If you’re playing a game of poker and you’ve got a killer hand, but you’re out of money, the other players are not going to put five hundred bucks up against the cast iron frying pan that your mother gave you when you moved out. The irony is that the sentimental value of that frying pan may be so incredibly high that you wouldn’t put it in the pot for five hundred, or even five million bucks, but to everyone else at the card table, it’s just a piece of cookware with a twenty dollar resale value on eBay.
The real irony, when it comes to placing value on just about anything, is that it’s all sentimental value.
There is practical value in a comfortable bed, in a working A/C system in the middle of Summer, in having a roof over your head and food in the refrigerator. Beyond the basic necessities of life, though, we’re always dealing in sentimental value. Even cold hard cash is only of value because of the attachment that we have to money. Your bank account is just numbers saved onto a computer and cash is just paper. If you were transported into a future society that has no use for money, your money would only have sentimental value to you as a reminder of the time period from which you were transported.
This is an important point to bear in mind when buying jewelry: all value is really personal value. The market tells us that gold is more valuable than silver, but if your wife only wears silver and you show up with a pair of gold earrings, she’ll help to convince you pretty quickly that “the market” is wrong sometimes.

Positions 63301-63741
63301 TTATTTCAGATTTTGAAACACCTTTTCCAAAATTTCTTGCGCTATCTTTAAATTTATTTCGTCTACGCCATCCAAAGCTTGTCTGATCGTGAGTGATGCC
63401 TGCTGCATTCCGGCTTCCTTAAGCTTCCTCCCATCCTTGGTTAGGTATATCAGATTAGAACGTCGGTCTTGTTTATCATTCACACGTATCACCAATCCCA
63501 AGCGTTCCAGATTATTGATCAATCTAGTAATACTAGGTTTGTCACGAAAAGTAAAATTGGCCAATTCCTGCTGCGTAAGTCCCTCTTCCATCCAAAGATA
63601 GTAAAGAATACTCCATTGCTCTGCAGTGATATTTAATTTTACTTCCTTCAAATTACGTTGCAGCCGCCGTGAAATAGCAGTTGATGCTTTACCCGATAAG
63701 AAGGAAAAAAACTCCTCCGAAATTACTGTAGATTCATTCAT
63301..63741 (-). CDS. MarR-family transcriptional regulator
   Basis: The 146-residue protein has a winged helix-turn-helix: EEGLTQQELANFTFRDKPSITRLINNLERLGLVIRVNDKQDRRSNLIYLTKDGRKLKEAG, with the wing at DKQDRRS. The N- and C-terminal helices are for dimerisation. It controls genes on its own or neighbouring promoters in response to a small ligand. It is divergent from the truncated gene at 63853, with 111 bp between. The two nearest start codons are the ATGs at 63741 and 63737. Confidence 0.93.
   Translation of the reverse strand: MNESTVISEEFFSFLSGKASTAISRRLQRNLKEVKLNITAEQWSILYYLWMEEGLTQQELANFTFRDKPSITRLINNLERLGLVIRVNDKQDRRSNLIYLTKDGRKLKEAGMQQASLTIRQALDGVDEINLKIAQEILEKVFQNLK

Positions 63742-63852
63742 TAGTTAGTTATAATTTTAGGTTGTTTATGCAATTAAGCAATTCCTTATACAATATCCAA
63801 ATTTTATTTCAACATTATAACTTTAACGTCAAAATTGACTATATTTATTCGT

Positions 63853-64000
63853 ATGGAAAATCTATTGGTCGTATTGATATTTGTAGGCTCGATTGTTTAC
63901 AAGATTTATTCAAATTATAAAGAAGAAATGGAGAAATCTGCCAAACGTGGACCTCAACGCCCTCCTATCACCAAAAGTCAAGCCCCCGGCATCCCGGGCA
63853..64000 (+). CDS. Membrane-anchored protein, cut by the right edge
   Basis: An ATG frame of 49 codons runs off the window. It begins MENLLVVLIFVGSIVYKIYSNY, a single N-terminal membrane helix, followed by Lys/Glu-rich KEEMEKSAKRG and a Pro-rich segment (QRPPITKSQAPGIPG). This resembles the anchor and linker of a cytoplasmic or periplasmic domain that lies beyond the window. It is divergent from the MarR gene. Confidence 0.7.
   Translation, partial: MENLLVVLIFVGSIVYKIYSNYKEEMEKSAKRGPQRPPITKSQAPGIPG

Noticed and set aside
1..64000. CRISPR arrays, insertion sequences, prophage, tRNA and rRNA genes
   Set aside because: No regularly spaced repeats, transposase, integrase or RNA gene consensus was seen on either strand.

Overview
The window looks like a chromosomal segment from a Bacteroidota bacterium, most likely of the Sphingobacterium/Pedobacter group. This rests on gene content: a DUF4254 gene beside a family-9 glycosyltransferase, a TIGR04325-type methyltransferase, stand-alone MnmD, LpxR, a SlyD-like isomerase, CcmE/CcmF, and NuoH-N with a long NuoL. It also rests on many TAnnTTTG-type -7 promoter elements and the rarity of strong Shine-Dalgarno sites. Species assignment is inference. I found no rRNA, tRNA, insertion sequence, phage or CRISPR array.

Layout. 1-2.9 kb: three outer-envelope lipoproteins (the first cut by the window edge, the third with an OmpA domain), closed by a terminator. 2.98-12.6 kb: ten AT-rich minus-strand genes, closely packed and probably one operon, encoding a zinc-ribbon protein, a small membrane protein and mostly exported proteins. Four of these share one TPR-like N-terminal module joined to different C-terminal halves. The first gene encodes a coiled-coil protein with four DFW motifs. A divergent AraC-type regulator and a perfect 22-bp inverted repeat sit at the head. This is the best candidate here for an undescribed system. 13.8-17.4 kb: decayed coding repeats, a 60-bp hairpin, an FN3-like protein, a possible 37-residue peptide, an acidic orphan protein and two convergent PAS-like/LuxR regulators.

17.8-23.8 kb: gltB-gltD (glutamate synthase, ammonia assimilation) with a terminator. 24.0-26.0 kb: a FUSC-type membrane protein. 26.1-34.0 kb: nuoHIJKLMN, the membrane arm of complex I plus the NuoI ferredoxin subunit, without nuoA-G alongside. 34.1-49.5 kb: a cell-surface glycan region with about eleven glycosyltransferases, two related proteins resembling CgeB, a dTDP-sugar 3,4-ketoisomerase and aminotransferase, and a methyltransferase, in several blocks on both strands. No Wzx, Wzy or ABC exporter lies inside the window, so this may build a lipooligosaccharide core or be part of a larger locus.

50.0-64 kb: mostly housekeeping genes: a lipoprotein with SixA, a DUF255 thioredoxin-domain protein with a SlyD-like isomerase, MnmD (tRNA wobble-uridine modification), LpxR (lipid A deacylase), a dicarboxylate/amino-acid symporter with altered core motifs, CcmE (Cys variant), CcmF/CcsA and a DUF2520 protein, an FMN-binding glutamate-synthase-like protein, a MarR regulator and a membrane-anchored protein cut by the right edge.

Of course, personal value does not develop in a bubble. We’re affected by what we experience within the communities we live in. If you’re traveling through the American Southwest, seeing how run down Route 66 looks, you’re liable to put a lot of value on the turoquoise pendants that natives sell in restaurants and casinos, not because turquoise is a rare and precious gem, but because it’s nice to help out, and because it’s a memento of your trip. Of course we put a lot of value on gold because of its scarcity, and on diamonds because of their place in Western culture as a token of devotion. Red roses aren’t the most difficult flower to grow, nor are they all that rare, but when you give them to your beloved, they carry a lot more meaning than white roses simply because of the importance that the surrounding culture has placed on them.
Common values we share in our culture can help to steer you towards the right purchase when shopping for jewelry. For instance, silver is the traditional gift on the 25th anniversary, pearl on the 30th, and diamond if you’re lucky enough to spend sixty years with the love of your life. These cultural guidelines only work, however, when the recipient is in tune with them.
This seems like a lot of words just to say “get your sweetie what they love,” but that’s the moral of the story. Get your sweetie what they love, whether it’s diamonds and gold or silver and garnet.